With its homicide rates higher than ever in 2019 and 2020, Barbados is now confronting a difficult situation: Will it be able to bring the violence down or will it catch up with some of its Caribbean neighbors?
On May 22, police officer Newton Lewis responded to a robbery in progress near his home in Barbados’ northern parish of Saint Peter. He was shot dead on arrival at the scene, and his service weapon was taken, according to Barbados Today.
Lewis, who had been the driver of Barbados’ police commissioner, was the first police officer to be killed in at least 20 years in the country.
His death came as the island nation struggles with a rising homicide rate and the increasing presence of illegal guns.
The numbers can seem paltry when compared to some of its Caribbean neighbors. In 2019, the island saw a record 49 murders, dropping to 42 in 2020. But homicides have still more than doubled since 2012.
The government has pointed to the influx of illegal guns as helping to facilitate the increase in violence. While it has a much smaller population, the country sees the most gun-related crimes among English-speaking Caribbean nations after Jamaica and Trinidad and Tobago, according to a report by the Caribbean Financial Action Task Force.
InSight Crime Analysis
Barbados has so far avoided the major risk factors that have seen homicides soar in other Caribbean nations. But these advantages do come with some important caveats.
Firstly, it has little presence of international organized crime. Its gangs are highly localized and involved primarily in microtrafficking, as the island is not part of any significant overseas drug trafficking routes, a major cause of violence in Jamaica or the Dominican Republic.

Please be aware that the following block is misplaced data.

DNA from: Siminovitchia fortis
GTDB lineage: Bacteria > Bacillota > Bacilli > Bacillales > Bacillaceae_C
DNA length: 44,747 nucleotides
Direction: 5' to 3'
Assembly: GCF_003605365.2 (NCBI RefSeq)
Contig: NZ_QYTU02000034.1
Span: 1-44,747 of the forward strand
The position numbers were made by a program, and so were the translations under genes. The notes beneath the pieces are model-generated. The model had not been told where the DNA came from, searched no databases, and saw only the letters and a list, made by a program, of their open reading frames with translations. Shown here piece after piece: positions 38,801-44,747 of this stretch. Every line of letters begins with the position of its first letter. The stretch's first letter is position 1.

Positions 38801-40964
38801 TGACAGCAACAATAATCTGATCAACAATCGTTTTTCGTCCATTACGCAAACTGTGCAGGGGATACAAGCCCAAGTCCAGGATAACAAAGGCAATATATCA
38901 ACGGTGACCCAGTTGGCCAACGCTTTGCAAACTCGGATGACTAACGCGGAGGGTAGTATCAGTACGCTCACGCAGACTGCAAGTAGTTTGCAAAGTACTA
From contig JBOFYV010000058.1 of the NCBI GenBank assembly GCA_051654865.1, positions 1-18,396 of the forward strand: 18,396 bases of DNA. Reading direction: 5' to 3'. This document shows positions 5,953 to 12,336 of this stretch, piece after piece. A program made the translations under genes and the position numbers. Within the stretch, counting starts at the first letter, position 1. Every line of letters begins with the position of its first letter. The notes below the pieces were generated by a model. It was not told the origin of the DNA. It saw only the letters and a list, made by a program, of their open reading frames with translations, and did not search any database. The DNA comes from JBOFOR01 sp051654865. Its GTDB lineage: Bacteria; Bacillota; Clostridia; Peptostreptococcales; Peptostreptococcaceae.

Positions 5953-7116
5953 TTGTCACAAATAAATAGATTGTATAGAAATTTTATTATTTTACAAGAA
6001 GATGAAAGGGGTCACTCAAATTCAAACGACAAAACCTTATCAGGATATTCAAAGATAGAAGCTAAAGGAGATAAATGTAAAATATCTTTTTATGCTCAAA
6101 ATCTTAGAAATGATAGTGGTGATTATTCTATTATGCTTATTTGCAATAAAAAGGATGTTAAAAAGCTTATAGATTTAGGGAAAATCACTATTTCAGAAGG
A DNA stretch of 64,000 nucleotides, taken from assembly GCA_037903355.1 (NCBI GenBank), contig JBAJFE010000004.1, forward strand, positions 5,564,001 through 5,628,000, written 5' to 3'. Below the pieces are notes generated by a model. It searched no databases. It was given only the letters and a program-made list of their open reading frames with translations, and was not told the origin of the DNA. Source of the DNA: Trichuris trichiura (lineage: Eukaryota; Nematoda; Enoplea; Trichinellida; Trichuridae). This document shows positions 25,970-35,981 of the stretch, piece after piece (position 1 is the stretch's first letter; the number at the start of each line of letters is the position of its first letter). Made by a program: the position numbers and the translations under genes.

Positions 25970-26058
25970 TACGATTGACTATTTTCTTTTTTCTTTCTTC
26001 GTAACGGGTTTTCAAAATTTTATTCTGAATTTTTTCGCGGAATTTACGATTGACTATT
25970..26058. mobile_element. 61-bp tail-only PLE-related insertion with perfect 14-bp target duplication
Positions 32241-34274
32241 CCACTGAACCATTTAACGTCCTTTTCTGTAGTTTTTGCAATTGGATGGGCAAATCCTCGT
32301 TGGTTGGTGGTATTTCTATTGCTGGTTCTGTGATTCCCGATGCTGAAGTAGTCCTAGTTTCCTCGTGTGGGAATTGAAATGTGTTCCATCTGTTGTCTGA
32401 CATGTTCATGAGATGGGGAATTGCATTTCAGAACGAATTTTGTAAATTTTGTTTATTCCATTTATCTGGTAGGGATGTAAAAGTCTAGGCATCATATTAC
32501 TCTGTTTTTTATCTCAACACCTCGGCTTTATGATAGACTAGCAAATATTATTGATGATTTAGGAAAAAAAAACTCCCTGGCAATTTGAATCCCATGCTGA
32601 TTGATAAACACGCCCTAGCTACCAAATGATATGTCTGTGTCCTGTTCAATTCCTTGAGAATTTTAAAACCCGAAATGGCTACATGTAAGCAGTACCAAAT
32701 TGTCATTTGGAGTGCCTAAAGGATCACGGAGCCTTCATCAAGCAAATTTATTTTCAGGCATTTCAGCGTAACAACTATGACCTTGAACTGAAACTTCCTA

However, these gangs are far from harmless. They are behind many of the country’s homicides and members reportedly rent guns to each other for 10,000 Barbadian dollars ($5,000), according to Cheryl Willoughby, director of Barbados’ National Task Force on Crime Prevention.
Secondly, the country has been a regional leader for having low rates of official corruption, police brutality and criminal impunity, according to a 2020 US State Department report.
But its response to gang violence has seemed inconsistent, with sweeping pledges for tougher sentencing laws often failing to pass Parliament or containing loopholes.
In 2017, anti-gang legislation was proposed by the Attorney General’s Office, pledging sentences of 20 years for gang members and 25 years for gang leaders. In 2018, this was dropped by the new government of Prime Minister Mia Mottley. The current administration then began considering its own version of anti-gang laws, which also were never implemented. In late 2020, one of the country’s top prosecutors called for a life sentence for a gang member on trial for murder.
In July 2020, Barbados did pass the Integrity in Public Life Bill, seeking to enforce similar standards of conduct for public officials and private entrepreneurs. This was motivated by several reports of officials facilitating criminal acts. In 2019, border officials were caught accepting bribes to allow illegal guns into the country, according to the country’s police commissioner.
However, the bill came in for criticism. One controversial clause stated that no investigations into alleged acts of corruption could take place if an official had left public service for more than two years.
Thirdly, most murders do not involve firearms. Guns are only used in around 40 percent of murders in Barbados, as opposed to over 70 percent in Trinidad and Tobago and Jamaica, according to a report by the Geneva Centre for Security Sector Governance.
But the problem of illegal firearms appears to be on the rise. The country has regularly held amnesty periods where unregistered guns can be surrendered without consequences. But with only a few dozen guns turned in each time, this is not a long-term solution to bring in Barbados’ estimated 7,000 illegal firearms, according to Small Arms Survey.